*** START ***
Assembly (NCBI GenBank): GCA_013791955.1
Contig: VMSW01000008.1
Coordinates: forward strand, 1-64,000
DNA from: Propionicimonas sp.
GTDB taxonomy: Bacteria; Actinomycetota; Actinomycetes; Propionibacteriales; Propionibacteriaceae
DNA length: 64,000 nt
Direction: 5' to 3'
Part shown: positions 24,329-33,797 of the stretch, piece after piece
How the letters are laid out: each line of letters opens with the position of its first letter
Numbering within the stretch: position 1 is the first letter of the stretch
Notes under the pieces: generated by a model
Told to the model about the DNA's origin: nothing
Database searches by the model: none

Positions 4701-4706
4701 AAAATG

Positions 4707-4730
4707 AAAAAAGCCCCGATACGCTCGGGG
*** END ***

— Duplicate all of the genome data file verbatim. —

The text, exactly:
Assembly (NCBI GenBank): GCA_013791955.1
Contig: VMSW01000008.1
Coordinates: forward strand, 1-64,000
DNA from: Propionicimonas sp.
GTDB taxonomy: Bacteria; Actinomycetota; Actinomycetes; Propionibacteriales; Propionibacteriaceae
DNA length: 64,000 nt
Direction: 5' to 3'
Part shown: positions 24,329-33,797 of the stretch, piece after piece
How the letters are laid out: each line of letters opens with the position of its first letter
Numbering within the stretch: position 1 is the first letter of the stretch
Notes under the pieces: generated by a model
Told to the model about the DNA's origin: nothing
Database searches by the model: none

Positions 4701-4706
4701 AAAATG

Positions 4707-4730
4707 AAAAAAGCCCCGATACGCTCGGGG